The most vocal justification provided for the disappointing Q4 GDP print by the mainstream was an increase in US government "austerity" resulting in a decline in the government contribution to the economic bottom line in the last quarter (or first fiscal quarter of 2013). Ironically, both total spending and total debt issuance in the past quarter increased, which means that far from being austere, the US actually spent more, not less, i.e., the opposite of austerity. And while it is true that Defense spending declined by a tiny amount in the past quarter compared to the year ago, it was more than offset by a surge in Medicare and Medicaid, as well as Social Security, or, as they are better known, welfare. And, as the CBO yesterday showed, these two components of US spending, which together account for half of all US spending and which couldn't be funded by all US revenues even if the government spent $0.00 for all other programs, which will soar in the coming years as US society ages, as more workers retire, and as more are reliant on Uncle Sam for the payment of every bill. So the next time someone say that the US has a defense spending problem and nothing else, show them this chart.
Yesterday we had our 15 minutes of fun with the CBO's latest budget forecast, which, while wrong as always, provided the mainstream media with its dose of propaganda optimism, by "forecasting" that the baseline 2013 budget deficit will be some $845 billion, well below the $1+ trillion deficit in 2012 (and quite a bit above the CBO's last year 2013 deficit forecast of $585 billion). It will be higher. And we know that not only because the CBO is a complete and utter failure when it comes to predicting the future (which as Rajoy would say would be "just as forecast, except for everything that does happen"), but because earlier today the Primary Dealers that make up the Treasury Borrowing Advisory Committee (a topic we have written extensively about in the past), released their own 2013 budget deficit forecast. The picture there is far less optimistic: the median estimate is some $929 billion, however it is the upside range that is where reality lies, and this number is, according to the likes of Goldman and JPM (who head the TBAC) as well as the 18 other Primary Dealers, as high as $1.037 trillion.
Some phrases are endowed with immediately recognizable symbolism. When we hear them, we instantly know who and what the phrases are referring to, and can even gain a greater depth of understanding to a particular situation just by applying them. Throughout history there have always been people who were right, and usually a “majority” that were wrong, on any single issue. Defenders of institutionalized ignorance argue constantly that truth is “relative”, and that they should not be criticized for having their own "opinions". They use this relativism as a cover for their unwillingness to admit a lack of knowledge. What they fail to understand is that their “opinions” were never theirs to hold. What they believe has merely been conditioned into them. They are willing to embrace the system no matter how unjust, because their entire identity is predicated on its continued existence. We call them sheeple... Sheeple are puppets in the game of political reconstruction, and their job is to cheerlead the establishment and to drown out all honest voices.
Both the recent increase in interest rates and renewed questions about the duration of QE3, sparked by the release of the December FOMC minutes, have raised concerns about a 'Great Rotation' out of credit and into stocks. Barclays notes that the story goes something like this: negative total returns in fixed income and increasing equity prices will drive investors to sell the fixed income assets they have accumulated over the past several years and buy stocks. This “Great Rotation” will force investment grade corporate spreads wider. However, in nearly 100 years of data, Barclays finds no evidence of a period when rates rose, spreads widened, and equity returns were positive. Risky assets are generally correlated. The few times that higher rates were accompanied by wider spreads happened in the 1970s and early 1980s, when inflation was accelerating. In each of these periods, equity prices fell sharply. As we have been warning, credit spread deterioration has tended to front-run equity weakness (with some false positives) but never with the divergence remaining consistent as a 'rotation' would suggest.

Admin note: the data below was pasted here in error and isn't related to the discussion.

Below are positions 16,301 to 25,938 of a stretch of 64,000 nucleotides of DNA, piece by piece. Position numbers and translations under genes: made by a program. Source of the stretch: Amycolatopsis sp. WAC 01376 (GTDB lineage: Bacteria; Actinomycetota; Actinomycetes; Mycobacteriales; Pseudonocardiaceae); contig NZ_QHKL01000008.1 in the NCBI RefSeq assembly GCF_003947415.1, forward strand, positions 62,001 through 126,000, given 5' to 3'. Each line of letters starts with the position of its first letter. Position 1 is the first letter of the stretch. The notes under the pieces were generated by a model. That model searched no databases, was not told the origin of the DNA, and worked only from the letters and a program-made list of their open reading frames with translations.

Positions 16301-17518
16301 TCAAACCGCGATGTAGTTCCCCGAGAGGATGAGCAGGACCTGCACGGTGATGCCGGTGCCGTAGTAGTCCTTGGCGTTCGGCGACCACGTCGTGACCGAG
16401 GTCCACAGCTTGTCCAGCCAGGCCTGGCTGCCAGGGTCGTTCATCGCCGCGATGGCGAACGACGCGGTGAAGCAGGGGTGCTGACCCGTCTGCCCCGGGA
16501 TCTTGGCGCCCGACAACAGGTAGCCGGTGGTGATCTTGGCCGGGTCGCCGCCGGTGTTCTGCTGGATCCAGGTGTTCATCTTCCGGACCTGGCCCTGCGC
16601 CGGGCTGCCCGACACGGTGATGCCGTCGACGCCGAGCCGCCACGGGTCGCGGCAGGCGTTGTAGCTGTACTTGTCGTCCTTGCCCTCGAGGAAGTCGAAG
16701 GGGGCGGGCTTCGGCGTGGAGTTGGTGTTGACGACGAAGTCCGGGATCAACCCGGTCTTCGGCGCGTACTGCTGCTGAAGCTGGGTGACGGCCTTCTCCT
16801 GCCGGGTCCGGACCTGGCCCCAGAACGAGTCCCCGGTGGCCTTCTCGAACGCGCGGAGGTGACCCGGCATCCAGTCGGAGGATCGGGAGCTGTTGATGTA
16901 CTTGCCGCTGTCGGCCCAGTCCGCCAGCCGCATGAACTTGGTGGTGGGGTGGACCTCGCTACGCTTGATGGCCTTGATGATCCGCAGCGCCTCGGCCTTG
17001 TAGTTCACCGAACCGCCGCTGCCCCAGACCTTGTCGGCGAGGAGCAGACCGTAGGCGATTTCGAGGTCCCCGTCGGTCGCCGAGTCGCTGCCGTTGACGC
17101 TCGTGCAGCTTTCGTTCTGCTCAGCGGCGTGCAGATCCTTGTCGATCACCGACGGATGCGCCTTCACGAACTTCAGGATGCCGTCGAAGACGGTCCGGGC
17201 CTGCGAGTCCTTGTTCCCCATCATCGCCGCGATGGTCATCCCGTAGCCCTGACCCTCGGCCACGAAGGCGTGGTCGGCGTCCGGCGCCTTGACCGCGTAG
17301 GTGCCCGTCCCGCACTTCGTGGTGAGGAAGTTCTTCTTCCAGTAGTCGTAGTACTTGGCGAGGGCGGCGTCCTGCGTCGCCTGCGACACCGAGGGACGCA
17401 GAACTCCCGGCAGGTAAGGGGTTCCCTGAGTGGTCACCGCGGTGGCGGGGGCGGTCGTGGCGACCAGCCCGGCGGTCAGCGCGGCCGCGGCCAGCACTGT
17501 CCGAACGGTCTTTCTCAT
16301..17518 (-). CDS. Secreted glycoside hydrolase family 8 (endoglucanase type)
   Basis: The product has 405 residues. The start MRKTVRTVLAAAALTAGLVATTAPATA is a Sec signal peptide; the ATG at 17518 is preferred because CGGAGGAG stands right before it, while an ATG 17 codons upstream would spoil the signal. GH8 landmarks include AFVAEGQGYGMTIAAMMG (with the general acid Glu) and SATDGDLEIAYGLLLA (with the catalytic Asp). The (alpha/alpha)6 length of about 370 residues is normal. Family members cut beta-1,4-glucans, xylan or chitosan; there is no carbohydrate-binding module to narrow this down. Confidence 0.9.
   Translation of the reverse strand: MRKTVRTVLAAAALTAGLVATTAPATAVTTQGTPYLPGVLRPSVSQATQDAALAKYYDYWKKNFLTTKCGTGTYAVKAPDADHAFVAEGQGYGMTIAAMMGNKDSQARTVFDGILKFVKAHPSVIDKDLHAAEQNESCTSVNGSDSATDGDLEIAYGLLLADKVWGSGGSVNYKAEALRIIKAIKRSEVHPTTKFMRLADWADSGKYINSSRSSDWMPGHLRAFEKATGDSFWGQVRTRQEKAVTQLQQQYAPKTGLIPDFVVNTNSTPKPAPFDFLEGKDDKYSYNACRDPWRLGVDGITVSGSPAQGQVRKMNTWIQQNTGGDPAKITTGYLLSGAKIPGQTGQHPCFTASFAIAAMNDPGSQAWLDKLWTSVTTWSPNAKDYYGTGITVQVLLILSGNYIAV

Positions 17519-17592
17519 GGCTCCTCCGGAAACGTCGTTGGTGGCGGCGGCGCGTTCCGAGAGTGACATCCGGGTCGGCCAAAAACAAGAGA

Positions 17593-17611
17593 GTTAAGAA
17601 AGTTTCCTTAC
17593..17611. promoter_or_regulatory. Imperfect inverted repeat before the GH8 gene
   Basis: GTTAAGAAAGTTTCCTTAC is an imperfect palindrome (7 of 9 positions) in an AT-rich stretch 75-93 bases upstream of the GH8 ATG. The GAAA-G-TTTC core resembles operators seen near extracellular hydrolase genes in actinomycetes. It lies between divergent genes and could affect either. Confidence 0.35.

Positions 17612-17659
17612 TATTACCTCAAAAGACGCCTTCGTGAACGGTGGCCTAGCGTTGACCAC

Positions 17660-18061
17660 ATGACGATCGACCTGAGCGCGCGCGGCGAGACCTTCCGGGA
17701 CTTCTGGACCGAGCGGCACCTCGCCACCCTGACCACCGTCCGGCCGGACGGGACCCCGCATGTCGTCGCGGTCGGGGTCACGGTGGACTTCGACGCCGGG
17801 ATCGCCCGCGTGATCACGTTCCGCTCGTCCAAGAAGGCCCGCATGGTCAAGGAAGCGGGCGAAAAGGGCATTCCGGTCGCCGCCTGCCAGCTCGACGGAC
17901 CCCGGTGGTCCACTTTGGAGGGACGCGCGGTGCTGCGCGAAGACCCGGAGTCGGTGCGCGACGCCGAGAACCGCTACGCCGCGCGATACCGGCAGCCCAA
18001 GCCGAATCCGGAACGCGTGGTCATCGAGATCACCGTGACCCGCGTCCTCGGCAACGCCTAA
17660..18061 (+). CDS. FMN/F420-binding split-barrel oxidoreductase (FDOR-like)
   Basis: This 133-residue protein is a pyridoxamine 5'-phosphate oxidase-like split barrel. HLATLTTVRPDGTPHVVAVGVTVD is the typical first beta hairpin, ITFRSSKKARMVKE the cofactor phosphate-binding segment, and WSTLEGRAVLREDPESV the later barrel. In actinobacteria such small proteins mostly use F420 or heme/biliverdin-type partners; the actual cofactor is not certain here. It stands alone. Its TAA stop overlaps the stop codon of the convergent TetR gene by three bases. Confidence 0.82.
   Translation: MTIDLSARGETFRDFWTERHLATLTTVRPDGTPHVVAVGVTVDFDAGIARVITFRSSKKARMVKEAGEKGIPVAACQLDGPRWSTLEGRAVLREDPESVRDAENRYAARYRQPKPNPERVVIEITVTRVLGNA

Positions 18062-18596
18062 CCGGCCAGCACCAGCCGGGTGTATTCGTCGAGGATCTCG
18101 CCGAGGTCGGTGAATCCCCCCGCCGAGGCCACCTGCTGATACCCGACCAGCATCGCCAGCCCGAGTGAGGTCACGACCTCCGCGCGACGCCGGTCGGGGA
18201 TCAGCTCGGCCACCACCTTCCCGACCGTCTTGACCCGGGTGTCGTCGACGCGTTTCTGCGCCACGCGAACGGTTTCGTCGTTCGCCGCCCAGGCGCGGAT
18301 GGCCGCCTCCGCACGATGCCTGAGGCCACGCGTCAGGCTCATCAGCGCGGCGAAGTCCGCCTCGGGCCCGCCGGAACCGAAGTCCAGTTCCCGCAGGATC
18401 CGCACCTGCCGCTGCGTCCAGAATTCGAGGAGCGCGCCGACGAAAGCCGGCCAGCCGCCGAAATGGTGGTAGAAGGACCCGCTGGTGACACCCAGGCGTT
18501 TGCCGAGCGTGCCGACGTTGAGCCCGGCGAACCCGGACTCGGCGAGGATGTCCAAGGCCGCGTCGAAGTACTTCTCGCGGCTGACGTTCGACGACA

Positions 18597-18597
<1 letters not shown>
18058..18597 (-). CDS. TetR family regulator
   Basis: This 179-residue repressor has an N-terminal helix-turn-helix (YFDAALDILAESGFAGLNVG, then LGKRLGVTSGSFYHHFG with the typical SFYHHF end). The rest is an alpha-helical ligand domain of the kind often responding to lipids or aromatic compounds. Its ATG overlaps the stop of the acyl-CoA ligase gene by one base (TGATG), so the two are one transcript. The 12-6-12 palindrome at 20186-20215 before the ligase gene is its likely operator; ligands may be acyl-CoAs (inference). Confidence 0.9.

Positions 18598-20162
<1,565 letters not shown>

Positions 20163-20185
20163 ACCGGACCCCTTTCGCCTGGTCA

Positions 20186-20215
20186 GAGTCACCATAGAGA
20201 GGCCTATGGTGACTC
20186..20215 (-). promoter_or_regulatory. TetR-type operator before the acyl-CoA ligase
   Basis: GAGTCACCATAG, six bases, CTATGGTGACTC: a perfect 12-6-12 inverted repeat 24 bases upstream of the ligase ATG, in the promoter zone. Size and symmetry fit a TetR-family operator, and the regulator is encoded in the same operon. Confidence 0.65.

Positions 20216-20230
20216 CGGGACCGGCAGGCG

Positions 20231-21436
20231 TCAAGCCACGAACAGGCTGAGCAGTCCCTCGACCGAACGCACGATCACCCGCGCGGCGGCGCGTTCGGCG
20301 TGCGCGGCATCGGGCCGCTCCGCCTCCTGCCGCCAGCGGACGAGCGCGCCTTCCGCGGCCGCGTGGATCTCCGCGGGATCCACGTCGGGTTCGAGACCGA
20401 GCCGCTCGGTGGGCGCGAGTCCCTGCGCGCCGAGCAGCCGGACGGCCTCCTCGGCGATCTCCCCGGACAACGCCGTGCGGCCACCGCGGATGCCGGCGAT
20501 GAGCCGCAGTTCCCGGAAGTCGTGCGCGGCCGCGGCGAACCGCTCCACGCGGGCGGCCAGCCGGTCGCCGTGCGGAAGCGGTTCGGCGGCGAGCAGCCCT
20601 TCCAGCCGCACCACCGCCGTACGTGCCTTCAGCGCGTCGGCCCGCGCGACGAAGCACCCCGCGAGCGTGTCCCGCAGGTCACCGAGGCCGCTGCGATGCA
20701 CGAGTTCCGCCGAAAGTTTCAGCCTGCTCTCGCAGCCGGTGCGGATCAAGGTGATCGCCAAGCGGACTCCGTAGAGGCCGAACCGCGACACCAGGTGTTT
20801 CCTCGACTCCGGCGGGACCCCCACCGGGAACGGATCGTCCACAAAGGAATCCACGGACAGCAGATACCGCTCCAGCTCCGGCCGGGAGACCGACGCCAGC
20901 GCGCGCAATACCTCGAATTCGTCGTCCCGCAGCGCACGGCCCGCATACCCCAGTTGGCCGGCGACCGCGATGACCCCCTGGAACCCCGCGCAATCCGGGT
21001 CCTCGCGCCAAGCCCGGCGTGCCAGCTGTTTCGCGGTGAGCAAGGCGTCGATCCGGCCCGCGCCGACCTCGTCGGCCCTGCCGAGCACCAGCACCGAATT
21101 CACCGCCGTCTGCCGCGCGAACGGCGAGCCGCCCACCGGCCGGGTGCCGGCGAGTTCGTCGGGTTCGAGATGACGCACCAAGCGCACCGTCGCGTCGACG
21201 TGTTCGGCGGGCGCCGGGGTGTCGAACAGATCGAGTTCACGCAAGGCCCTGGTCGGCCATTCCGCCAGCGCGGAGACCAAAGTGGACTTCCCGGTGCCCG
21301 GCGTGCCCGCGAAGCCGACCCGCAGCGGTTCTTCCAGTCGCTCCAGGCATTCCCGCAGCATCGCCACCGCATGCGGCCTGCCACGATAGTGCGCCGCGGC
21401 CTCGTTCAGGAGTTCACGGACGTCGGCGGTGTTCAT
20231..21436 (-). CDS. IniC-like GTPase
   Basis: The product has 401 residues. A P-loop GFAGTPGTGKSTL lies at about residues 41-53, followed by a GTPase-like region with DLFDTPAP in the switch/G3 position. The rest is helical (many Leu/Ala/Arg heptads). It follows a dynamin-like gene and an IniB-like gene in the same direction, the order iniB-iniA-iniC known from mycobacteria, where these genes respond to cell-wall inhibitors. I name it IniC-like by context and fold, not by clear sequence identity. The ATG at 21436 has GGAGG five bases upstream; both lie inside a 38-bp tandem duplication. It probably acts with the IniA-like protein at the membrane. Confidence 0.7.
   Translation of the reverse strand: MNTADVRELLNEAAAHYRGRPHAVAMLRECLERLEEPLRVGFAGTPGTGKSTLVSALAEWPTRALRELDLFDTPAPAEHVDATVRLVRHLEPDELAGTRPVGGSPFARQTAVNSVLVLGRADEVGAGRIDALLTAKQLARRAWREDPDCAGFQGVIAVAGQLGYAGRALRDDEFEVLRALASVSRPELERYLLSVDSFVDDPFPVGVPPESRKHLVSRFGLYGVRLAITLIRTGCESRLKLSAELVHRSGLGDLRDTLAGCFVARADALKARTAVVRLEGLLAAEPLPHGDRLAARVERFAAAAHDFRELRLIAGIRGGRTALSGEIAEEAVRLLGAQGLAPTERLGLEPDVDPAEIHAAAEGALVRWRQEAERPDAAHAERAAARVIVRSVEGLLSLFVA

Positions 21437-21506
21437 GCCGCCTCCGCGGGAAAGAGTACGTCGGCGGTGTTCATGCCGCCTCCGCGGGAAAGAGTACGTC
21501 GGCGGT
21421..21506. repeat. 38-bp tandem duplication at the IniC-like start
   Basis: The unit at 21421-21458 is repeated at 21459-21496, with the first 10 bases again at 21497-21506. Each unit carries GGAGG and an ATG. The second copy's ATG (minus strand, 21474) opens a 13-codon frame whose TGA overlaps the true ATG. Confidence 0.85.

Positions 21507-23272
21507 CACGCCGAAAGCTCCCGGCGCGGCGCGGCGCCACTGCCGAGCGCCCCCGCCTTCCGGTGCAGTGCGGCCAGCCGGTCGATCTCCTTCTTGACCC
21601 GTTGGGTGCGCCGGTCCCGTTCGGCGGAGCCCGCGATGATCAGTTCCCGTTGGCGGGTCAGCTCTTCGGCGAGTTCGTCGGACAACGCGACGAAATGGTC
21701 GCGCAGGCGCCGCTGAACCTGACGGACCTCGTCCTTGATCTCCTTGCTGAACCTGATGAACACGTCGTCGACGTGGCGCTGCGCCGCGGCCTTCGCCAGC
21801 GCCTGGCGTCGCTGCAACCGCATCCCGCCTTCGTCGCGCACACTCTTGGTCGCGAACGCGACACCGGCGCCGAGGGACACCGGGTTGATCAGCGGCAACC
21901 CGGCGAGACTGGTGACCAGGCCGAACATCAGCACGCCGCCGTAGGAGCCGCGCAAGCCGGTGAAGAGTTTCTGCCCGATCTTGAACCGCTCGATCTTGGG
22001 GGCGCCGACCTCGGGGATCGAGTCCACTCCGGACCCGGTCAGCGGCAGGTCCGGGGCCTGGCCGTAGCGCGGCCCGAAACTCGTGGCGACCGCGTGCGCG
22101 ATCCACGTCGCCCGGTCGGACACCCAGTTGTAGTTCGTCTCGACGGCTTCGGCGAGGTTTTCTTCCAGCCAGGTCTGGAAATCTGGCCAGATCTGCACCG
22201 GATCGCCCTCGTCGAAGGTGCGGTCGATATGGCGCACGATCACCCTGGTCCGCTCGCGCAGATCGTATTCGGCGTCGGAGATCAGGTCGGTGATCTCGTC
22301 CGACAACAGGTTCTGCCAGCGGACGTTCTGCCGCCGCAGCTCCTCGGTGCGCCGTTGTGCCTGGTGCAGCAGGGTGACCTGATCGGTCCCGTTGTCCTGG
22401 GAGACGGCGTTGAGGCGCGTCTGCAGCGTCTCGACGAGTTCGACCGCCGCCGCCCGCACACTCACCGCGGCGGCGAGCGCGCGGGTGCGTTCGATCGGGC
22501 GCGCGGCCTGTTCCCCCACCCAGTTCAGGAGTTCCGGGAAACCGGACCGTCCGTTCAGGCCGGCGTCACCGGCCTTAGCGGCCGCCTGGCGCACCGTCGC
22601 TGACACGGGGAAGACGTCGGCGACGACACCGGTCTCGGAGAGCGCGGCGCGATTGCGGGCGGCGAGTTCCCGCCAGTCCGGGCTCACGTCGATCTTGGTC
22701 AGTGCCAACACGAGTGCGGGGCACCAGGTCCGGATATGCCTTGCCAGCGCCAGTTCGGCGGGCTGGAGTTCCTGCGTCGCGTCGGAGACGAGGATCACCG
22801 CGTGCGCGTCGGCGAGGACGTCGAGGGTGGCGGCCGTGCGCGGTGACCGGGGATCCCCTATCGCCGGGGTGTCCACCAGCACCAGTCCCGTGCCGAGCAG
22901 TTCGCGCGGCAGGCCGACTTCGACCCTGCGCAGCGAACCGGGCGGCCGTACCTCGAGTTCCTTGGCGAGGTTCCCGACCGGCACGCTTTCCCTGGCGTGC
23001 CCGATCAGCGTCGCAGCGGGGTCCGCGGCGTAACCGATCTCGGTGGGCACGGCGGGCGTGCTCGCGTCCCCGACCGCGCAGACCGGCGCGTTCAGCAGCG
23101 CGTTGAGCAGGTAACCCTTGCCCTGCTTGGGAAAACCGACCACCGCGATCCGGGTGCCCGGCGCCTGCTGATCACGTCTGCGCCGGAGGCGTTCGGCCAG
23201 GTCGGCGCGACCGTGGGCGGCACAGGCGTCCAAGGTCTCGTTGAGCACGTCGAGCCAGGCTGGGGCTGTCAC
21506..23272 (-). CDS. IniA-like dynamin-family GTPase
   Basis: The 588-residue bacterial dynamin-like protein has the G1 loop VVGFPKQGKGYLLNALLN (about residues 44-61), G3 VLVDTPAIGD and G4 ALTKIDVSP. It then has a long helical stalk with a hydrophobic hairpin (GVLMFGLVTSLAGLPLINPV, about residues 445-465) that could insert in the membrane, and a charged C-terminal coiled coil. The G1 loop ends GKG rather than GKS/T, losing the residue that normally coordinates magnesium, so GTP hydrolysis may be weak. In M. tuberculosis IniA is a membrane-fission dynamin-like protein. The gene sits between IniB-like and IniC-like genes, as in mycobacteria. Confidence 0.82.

Some thought the irony of a Treasury Secretary who cheated on his taxes was extreme but Germany has gone one better as the nation's Education Minister has just been stripped of her PhD due to plagiarism. As Spiegel Online reports, the University of Düsseldorf has revoked German Education Minister Annette Schavan's degree because "she systematically and deliberately presented intellectual efforts throughout her entire dissertation that were not her own." As such, she was guilty of "intentional deception through plagiarism." Schavan is yet to resign from Merkel's Cabinet. What next? A skeet-shooting gun tzar, a job tzar responsible for thousands of jobs losses while in the private sector, or a Nobel Peace Prize winner building a drone army.
While it is a time-honored tradition that every single person who worked with Tim Geithner, usually on spotless terms, never daring to say one word out of place for fears of offending the former Treasury Secretary and jeopardizing their government salary, has upon exit from the public sector penned a book bashing none other than the Tax-challenged former head of the New York Fed (whose leaks of imminent Fed activity will never be investigated by any US judicial body), it is certain that Tim Geithner's upcoming book will have a different subject. And since the centrally-planned US population is always glad to help out with ideas, today's key trending hash-tag in twitter is none other than #geithnerbooktitles, which as the name implies, is the collective twitter subsonciousness' proposal for what Timmy's new book should be called. The real time list is presented below. Readers are naturally encouraged to provide their own suggestions.